In the ongoing battle against Covid-19, the U.S. Food and Drug Administration has granted emergency use authorization for new Covid-19 vaccines. The Centers for Disease Control and Prevention has also recommended these vaccines as boosters for all individuals above the age of 6 months. These new vaccines have been specifically modified to better match the currently circulating strains of the virus and are expected to reduce the severity of illness, hospitalization, and death among those infected with SARS-CoV-2, the virus responsible for Covid-19.
The newly approved vaccines, developed by Moderna and Pfizer-BioNTech, utilize the same mRNA technology as their earlier versions. However, the mRNA in these new vaccines has been altered to target the spike protein of the XBB.1.5 subvariant of the omicron variant. Early data suggests that this booster will stimulate the production of antibodies that can recognize this specific form of the virus, potentially providing improved protection against other circulating subvariants as well.
As we have witnessed throughout the pandemic, the virus continuously evolves over time. The initial vaccines, authorized in December 2020, contained mRNA that coded for the spike protein of the original SARS-CoV-2 virus. However, as viral variants with spike protein gene mutations emerged, the effectiveness of the original vaccines diminished, leading to the development of new formulations targeting newer viral strains.
For instance, in response to the surge in cases associated with the omicron variant, Moderna and Pfizer-BioNTech modified their vaccines from monovalent to bivalent. These boosters, authorized in August 2022, contained mRNA coding for the spike protein of the original virus as well as the BA.4 and BA.5 subvariants of omicron, which were predominant at that time. However, by the end of 2022, the prevalence of these subvariants had declined, and the XBB.1.5 subvariant of omicron emerged, necessitating the development of the latest vaccine formulations.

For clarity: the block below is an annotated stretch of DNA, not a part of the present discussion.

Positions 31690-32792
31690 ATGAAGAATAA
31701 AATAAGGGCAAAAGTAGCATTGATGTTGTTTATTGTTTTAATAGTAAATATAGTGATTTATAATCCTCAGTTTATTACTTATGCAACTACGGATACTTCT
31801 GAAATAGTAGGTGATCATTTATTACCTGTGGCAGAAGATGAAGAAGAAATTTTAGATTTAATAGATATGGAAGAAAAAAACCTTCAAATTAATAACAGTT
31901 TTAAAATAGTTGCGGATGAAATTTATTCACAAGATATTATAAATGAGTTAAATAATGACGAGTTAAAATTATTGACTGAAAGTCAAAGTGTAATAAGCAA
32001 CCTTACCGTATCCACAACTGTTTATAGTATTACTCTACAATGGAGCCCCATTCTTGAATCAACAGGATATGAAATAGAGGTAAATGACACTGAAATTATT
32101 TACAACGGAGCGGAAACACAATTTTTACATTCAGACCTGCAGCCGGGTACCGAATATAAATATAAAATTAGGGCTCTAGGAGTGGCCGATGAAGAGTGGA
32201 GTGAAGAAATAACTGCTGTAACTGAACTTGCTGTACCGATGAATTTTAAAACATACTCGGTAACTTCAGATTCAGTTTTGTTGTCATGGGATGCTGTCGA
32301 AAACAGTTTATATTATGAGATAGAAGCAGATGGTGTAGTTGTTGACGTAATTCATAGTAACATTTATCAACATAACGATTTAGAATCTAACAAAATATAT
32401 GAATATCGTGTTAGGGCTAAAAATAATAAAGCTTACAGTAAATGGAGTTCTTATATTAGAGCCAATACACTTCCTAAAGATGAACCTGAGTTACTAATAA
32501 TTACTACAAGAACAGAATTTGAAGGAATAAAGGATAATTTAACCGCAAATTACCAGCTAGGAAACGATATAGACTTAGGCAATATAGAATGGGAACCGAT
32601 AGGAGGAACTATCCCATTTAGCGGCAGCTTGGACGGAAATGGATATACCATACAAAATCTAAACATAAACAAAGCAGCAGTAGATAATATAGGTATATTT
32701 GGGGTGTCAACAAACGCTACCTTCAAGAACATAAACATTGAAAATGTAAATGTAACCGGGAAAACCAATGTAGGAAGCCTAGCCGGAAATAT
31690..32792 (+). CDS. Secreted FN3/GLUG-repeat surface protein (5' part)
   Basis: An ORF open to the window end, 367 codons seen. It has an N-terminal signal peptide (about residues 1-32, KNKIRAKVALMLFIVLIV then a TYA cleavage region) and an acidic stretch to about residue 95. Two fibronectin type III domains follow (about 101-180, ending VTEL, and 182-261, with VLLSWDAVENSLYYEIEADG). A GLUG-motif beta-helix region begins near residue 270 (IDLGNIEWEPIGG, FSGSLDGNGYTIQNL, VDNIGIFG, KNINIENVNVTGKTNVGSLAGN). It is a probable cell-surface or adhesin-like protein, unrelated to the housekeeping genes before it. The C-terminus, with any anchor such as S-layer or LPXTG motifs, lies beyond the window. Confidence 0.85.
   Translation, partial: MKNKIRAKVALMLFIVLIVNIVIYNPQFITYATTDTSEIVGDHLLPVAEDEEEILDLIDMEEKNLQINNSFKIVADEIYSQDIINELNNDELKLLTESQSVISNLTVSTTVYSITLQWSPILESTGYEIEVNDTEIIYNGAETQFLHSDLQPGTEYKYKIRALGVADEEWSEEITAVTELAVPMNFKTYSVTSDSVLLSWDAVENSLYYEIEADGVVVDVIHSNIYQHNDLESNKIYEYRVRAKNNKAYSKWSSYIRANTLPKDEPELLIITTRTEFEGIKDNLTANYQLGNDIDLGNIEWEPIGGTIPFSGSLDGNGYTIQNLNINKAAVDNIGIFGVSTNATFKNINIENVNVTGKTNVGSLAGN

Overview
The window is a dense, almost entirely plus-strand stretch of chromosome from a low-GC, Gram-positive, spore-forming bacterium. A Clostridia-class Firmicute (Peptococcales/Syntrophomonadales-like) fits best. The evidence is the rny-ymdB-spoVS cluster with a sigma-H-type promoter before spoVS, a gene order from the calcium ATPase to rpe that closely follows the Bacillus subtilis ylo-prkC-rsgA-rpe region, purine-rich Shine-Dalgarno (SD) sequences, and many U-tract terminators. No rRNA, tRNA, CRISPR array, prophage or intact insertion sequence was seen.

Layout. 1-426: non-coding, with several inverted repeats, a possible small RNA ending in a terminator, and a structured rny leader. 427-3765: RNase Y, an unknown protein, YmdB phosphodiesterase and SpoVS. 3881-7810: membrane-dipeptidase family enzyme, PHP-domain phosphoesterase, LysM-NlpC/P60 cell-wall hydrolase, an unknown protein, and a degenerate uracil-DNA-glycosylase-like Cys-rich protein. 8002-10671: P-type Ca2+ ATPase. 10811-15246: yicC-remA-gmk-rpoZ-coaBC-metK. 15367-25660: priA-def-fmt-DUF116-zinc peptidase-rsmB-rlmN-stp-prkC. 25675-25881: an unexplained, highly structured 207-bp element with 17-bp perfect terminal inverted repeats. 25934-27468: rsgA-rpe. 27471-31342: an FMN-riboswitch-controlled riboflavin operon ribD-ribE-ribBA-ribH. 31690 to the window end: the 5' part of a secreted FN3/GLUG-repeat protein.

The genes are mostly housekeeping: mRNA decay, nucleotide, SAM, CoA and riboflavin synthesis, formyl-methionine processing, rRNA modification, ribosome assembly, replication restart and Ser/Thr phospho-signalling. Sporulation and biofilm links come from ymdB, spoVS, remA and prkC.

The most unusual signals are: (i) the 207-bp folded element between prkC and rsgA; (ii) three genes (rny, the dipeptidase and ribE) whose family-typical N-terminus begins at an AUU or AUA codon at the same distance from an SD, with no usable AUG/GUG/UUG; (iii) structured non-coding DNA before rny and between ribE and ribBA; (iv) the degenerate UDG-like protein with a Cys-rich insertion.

While XBB.1.5 was once the dominant variant, its prevalence has significantly decreased compared to the rise of another omicron subvariant called EG.5, which now accounts for approximately 25% of infections. Additionally, researchers are monitoring another subvariant known as BA.2.86 or Pirola, which possesses numerous mutations in the spike protein gene. Although the prevalence of BA.2.86 remains low, concerns persist about its potential ability to evade existing vaccines and be more transmissible than previous variants.
However, recent data suggests that the XBB.1.5 vaccine still provides protection against EG.5 and BA.2.86. Moderna's clinical trial demonstrated that their XBB.1.5-based vaccine generated neutralizing antibodies against these variants. Furthermore, a manuscript under review by researchers from Harvard University and Los Alamos National Laboratories suggests that BA.2.86 may not be as capable of evading immunity as initially feared.
While the new XBB.1.5 vaccine offers better protection against current Covid-19 strains, the virus will continue to evolve, requiring periodic updates to vaccines. Efforts are underway to develop a pan-coronavirus vaccine that can effectively target multiple coronaviruses, but until then, we may find ourselves engaged in a constant game of catch-up with the virus.